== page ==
UPDATE: The JKT was in use by the ING observing community from 1984 until July 2003. Over the next decade, it remained part of ING and was in occasional use for various projects (e.g. SCIDAR characterisation of atmospheric turbulence above the observatory).
As of 15 Jan 2014 the JKT is owned by the Instituto de Astrofísica de Canarias (IAC), and is operated by the Southeastern Association for Research in Astronomy (SARA) in the USA and has been fitted out with a new telescope control system (TCS) and camera. The JKT resumed operations as a robotic telescope in October 2015. See Press release for more info.
In my time, the JKT was used almost exclusively with the f/15 optics. The only time the f/8 optics were fitted was when using the wide field photographic plate camera. As the JKT now forms a part of the SARA network and the existing telescopes are fixed at using an f/8 focal ratio (or close to) - To maintain a similar field of view, the f/8 option was the natural choice for the re-commissioned telescope.
The JKT is a versatile telescope in that it can work at f/15 as a classical Cassegrain or at f/8 (the Harmer-Wynne system) producing a highly corrected flat focal plane of 90 arc-minutes diameter suitable for astrographic work.
Over the years, the JKT produced some excellent science, but due to financial cutbacks the JKT is no longer supported by the ING. The last observations with the common user CCD camera were made in August 2003. However, I was pleasantly surprised when asked if I would like come out of retirement to re-commission the telescope in February 2004. The telescope was requested for use by the Instituto de Astrofisica de Canarias (IAC) for a long term observing program using their SCIDAR instrument for the measurement of atmospheric turbulence. This I did and after fixing some minor faults, the JKT to the best of my knowledge has been working well ever since.
Photo of me in the JKT probably taken sometime in the late 1980's. It must have been in the winter seeing my attire! The instrument fitted below the general purpose 'Ellis A&G box' is the Peoples' Photometer which I was responsible for maintaining. A troublesome instrument at times!
The JKT had a far greater suite of common user instruments than the other ING telescopes when it was in regular use. These being:
Occasionally, there were visiting university instruments attached also: The Hatfield Photometer, the Leicester Photometer and the Durham Polarimeter are some that I remember.
In later years with the need to cutback on maintenance support, only the JAG was offered which I looked after until I retired. I could go up there today and still remember how to cable up and test out the JAG or the PP as I done it so many times!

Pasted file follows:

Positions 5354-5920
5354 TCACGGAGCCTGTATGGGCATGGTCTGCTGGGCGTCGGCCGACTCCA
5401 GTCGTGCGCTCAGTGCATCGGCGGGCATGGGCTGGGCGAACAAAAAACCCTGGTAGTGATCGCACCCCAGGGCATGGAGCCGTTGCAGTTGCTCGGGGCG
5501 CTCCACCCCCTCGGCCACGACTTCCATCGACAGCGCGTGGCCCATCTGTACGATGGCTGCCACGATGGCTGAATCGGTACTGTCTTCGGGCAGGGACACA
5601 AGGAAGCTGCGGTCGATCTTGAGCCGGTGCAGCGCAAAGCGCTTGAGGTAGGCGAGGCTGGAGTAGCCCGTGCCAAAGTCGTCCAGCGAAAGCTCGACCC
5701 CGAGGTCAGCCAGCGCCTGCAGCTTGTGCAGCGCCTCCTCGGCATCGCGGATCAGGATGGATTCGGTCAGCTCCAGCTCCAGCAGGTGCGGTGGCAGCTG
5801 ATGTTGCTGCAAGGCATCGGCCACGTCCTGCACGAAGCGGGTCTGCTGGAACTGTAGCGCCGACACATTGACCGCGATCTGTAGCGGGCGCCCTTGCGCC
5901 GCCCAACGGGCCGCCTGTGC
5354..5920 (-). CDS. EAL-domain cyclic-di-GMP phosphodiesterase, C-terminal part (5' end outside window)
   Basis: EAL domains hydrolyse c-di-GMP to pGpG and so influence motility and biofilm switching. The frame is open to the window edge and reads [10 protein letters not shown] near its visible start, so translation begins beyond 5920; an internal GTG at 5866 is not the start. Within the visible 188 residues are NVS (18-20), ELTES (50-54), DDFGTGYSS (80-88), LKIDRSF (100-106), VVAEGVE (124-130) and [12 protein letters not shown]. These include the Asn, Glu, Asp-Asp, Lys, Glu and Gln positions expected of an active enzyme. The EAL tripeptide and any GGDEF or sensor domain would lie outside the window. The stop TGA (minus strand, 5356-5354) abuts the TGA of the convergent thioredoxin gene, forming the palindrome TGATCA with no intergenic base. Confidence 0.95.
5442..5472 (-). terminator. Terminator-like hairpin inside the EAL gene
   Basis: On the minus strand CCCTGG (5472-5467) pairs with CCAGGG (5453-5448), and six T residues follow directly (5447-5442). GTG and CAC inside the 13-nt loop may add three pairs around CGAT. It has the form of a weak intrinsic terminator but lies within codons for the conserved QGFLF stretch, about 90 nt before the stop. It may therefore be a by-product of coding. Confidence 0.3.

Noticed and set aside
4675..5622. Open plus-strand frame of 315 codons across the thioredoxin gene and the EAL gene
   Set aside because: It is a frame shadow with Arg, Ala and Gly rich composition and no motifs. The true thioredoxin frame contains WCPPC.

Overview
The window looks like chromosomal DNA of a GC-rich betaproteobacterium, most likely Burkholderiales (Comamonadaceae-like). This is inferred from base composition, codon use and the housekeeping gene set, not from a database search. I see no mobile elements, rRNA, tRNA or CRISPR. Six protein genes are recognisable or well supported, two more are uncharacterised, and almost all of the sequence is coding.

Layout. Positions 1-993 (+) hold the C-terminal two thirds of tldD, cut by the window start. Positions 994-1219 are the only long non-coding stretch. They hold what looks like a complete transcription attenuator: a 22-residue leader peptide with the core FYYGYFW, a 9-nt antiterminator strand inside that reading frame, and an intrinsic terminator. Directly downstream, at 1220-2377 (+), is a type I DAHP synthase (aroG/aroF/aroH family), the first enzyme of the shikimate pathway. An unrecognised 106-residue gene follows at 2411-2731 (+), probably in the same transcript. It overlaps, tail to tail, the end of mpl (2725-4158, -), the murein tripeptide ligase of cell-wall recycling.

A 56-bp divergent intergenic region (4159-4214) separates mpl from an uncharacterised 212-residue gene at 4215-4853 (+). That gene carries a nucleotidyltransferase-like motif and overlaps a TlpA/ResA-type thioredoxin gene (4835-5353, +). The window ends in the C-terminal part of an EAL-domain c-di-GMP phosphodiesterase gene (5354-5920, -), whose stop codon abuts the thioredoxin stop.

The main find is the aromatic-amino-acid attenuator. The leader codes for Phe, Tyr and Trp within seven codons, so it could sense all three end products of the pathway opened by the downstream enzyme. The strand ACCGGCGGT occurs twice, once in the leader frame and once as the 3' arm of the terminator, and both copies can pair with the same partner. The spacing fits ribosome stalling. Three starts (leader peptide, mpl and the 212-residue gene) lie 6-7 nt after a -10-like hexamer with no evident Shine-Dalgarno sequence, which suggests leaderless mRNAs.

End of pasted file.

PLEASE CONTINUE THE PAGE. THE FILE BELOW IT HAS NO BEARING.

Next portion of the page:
I enjoyed working with the JKT; probably more so than on the larger telescopes. Sometimes there were nights allocated for engineering work and when this was done, I became an astronomer for the rest of the night taking images for PR use. A most enjoyable experience.
The year 2009 was declared as the International Year of Astronomy This being the 400th anniversary of when Galileo made his amazing astronomical discoveries after making his own telescope shortly after its invention in 1608. The year 2009 was also important as being the 40th anniversary of the Apollo 11 moon landing on the 20th July 1969.
The ING participated during the IYA and on the 3rd April 2009 the WHT featured in the webcast Around the World in 80 Telescopes - I'm sitting at the control desk with my back to the camera 'trying' to look busy! The archived video can be seen here which also includes visits to some of the other telescopes at the ORM including the 10.4 metre GTC.
During this time, the ING hosted a group of students and their teacher from Marlborough College in the UK who were given the opportunity to observe visually using the JKT and partake in the IYA Moonwatch week. However, because of the SCIDAR instrument being fitted to the telescope, they could only observe through the finder. A 200mm f/16 refractor.
The lens is open to the sky and to the best of my knowledge had never been cleaned since the telescope was commissioned in 1984. Also the rack and pinion focuser had seized up due to lack of use and I took that away and repaired it. We decided to clean the lens a few days before the students observed through the finder and the photos below show the before and after results. Quite a difference!
The students had a great time at the JKT. Some making sketches of the lunar surface and later observing southern nebulae and star clusters not seen from their college observatory in the UK. A memorable night for all of us.
Photo credits: Javier Mendez (ING)